Central modules, supporting code and command-line utilities:

Alternative implementations (mileage may vary):

XML-centric design

The wftk uses XML-like internal structures for nearly all data. The library I use to manage these structure is the XMLAPI. The XMLAPI is kind of like libxml, except different. The reason I chose to do things this way is not entirely because I'm an incorrigible nonconformist; much more importantly, I thought it would be easier to do a lightweight library than to understand libxml. Predictably, from what I've taken the time to understand about libxml, I seem to have re-implemented it almost in its entirety. But I had fun doing it.

The XMLAPI uses the expat parser for all parsing (whether from file or from string.)

There are three XMLAPI extension modules: xmlobj uses the XMLAPI to do record management for the repmgr and datasheet management for the wftk core; xml_template does a kind of simple XSLT for the repmgr; and xmlcgi takes the current CGI environment and builds an XML lookup structure for easy C/CGI programming.

XML handling functionality:


I use the catchall term wrapper to mean either a complete program using the wftk, or just a further library for inclusion into a complete program. The latter category is really what a wrapper is in common usage, so please don't be terribly confused by my sloppy language.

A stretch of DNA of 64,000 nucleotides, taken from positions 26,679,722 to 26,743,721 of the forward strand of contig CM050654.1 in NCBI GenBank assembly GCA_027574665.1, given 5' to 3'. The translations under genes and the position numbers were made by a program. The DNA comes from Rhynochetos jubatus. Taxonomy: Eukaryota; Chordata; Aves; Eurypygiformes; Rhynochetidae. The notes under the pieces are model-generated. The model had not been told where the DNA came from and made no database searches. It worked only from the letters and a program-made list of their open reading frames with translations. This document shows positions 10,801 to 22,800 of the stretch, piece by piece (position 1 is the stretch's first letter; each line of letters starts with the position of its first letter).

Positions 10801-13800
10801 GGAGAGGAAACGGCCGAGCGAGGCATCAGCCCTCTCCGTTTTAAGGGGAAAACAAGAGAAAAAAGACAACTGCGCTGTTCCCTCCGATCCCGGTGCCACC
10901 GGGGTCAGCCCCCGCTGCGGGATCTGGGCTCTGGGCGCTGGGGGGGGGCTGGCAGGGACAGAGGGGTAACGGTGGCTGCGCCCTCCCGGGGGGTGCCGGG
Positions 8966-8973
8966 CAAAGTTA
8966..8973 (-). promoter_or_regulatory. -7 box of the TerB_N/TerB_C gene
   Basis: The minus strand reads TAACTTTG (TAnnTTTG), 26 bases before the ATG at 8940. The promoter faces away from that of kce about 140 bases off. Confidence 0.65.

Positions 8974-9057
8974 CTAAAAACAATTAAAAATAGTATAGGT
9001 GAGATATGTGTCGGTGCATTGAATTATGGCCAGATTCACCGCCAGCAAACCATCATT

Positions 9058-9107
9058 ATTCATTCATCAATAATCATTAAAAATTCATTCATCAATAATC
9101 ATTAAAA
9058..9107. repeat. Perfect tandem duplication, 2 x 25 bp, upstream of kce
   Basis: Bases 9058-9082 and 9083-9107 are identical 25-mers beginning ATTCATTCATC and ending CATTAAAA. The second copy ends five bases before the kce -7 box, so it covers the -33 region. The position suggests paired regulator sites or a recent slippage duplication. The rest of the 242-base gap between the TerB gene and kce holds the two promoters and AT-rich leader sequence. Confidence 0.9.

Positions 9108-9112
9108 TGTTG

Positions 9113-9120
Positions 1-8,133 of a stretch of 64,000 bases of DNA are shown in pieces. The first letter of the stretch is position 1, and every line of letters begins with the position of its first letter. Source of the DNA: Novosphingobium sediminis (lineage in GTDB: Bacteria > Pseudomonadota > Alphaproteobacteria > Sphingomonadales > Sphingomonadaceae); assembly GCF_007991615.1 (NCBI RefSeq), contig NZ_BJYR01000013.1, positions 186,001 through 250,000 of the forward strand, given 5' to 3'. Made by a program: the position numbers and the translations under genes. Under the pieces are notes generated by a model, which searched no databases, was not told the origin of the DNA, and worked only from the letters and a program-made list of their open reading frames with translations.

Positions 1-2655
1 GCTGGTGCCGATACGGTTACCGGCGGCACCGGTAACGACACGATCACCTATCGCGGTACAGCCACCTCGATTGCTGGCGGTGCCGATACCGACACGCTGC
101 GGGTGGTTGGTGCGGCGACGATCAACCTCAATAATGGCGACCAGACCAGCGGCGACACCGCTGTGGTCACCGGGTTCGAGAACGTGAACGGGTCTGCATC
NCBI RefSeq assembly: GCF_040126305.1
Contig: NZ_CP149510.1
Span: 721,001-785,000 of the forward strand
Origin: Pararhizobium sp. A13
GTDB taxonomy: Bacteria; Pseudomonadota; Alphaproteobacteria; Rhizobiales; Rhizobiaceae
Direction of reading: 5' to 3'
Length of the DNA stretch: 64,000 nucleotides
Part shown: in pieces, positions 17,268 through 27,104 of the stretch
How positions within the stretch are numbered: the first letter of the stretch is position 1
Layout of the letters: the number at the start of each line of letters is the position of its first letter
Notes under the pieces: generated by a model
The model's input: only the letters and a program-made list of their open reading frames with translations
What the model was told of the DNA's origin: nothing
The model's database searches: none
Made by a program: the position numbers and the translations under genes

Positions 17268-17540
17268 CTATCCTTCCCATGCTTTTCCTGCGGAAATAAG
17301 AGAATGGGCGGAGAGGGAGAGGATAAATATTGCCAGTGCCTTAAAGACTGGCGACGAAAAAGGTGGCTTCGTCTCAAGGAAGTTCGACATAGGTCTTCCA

There are thus two types of wrapper, the UI wrapper (a complete program, a category with no members currently complete) and the scripting wrapper (an interface for a scripting language, currently represented by Python and Tcl.) Note that there is a lot of hope inherent in this list.

UI wrappers:

Scripting wrappers:


Of course, there are almost unlimited possibilities for talking to other systems, which is what the adaptors are for. There are several adaptor classes; each adaptor class characterizes a set of methods for talking to other systems in a particular range of needs. For each adaptor class, there is one or more implementations -- actual adaptors -- and could be any number of alternate implementations depending on your needs. I find that adaptors tend to take me from one to four days to complete, even if I'm not terribly familiar with the system they talk to. (The Oracle taskindex adaptor, for instance, took me four days even though I'd never used the OCI (Oracle Call Interface) before sitting down to write the adaptor.)

The wftk core engine uses most of the adaptor classes in this list; the repository manager makes due mostly with the "list" class, which represents generalized table-like entities with records in them. Click on each class to get an overview (many of these are out of date, so I apologize in advance) or on any implemented adaptor to see its code.

Read this overview of how local adaptors are managed.

The following classes of adaptors are defined (so far):
ACTION: invoking external APIs (wftk core)

DATASTORE: single value special handling (wftk core) DATATYPE: formatting data values (wftk core, soon repmgr) DSREP: datasheet repository (wftk core) LIST: lists and records (used by repmgr) NOTIFY: sending messages (wftk core) PDREP: procdef repository (wftk core) PERMS: permission rulebase (wftk core) TASKINDEX: index of active processes and tasks (wftk core) USER: user database (wftk core)